Some of these incidents have lead me to wonder – do people do this kind of thing less often when you can make eye contact with the driver?  Does that really help?   In both of the above cases the driver could see what was going on, but I couldn’t make eye contact with them.  Would that have changed things at all?  I don’t know, but maybe there is ‘driver to driver ESP’ that alerts people that they are thinking about doing something stupid – but it requires eye contact to work.

Stay in your lane!

I has been way too long since I posted to this blog.  Not because the driving around here has gotten better, I’ve just been lazy about writing about it.

Have you noticed how bad people have gotten lately about staying in their own lane?   I realize that this is likely to be the result of all the new distractions while driving – nav systems, satellite radio systems and cell phones.   However, this seems to be an epidemic lately and not just by people who are obviously texting while driving.   Its amazing that people still text and drive, hasn’t there been enough deaths caused by that already?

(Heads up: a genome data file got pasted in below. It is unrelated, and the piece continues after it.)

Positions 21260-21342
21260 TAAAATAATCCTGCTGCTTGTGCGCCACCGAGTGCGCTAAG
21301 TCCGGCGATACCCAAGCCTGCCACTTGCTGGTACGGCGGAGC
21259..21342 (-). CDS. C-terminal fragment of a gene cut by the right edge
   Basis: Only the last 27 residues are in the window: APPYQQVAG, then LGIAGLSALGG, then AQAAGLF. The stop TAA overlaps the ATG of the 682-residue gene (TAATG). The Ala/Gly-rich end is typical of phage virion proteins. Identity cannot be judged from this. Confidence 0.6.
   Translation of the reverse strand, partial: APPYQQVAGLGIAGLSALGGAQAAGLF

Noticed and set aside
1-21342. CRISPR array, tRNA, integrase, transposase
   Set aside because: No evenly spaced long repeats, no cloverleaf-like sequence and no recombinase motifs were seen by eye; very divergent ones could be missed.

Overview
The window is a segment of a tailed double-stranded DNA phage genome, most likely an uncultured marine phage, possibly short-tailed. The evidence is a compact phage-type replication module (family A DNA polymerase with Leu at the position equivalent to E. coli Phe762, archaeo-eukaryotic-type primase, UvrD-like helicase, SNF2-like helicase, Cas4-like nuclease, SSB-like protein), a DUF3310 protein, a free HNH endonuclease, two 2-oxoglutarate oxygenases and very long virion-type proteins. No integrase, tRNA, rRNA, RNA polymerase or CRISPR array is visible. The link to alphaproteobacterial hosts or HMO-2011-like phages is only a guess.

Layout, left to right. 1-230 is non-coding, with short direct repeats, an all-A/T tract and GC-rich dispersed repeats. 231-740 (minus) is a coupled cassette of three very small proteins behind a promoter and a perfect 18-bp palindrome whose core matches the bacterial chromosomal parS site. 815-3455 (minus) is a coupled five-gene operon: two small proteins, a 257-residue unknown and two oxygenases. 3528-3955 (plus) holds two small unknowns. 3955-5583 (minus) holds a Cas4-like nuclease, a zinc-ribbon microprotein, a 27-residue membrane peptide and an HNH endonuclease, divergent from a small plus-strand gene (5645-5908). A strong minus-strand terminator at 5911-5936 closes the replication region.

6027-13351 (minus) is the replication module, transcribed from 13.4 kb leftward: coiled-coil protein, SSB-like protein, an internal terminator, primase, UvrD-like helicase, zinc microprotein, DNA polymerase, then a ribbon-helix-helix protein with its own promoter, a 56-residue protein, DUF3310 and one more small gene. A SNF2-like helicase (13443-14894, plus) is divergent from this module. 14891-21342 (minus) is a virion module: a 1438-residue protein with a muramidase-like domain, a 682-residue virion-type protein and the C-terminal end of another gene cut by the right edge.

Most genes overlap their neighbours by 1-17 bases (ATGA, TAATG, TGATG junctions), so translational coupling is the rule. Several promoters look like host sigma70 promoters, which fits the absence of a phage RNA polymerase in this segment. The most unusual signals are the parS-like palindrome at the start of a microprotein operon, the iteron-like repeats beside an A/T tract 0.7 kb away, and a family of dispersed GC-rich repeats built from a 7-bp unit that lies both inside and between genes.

Staying in your lane or driving in a straight line while driving isn’t hard, if you are paying attention.  If you’ve ever looked at something on the side of the road and found the car following where you are looking, you know what I’m talking about, if your attention strays, so does your car.  That’s not quite the same issue while messing with something in your car.   I don’t know about you, but its always been possible for me to change the stations on the radio with wandering in my lane, that’s what preset station buttons are for!   You can hit them without even looking at the radio.   It just seems lately people care less about staying in their own lane.   I’ve seen people going through lights, which should in theory require more attention, wandering out of their lane quite a bit.  I’ve also followed people for blocks who swerved from one side of the lane and back to the middle over and over again.  Not enough to think they were driving while intoxicated, but a big hazard.   Its bad enough now that driving in the middle lane of any 3 lane road is a lot more exciting than it should be.

Stopping optional

 One of the most frequent bad driving habits I see is people running red lights.   Other than reckless driving, this might be the most dangerous thing you can do, yet people do it all the time.   Its gotten so bad in this area, that at some intersections, drivers actually pause when the light turns green, check both ways, then start driving.   I guess that’s the good drivers trying to minimize their risk from the bad drivers.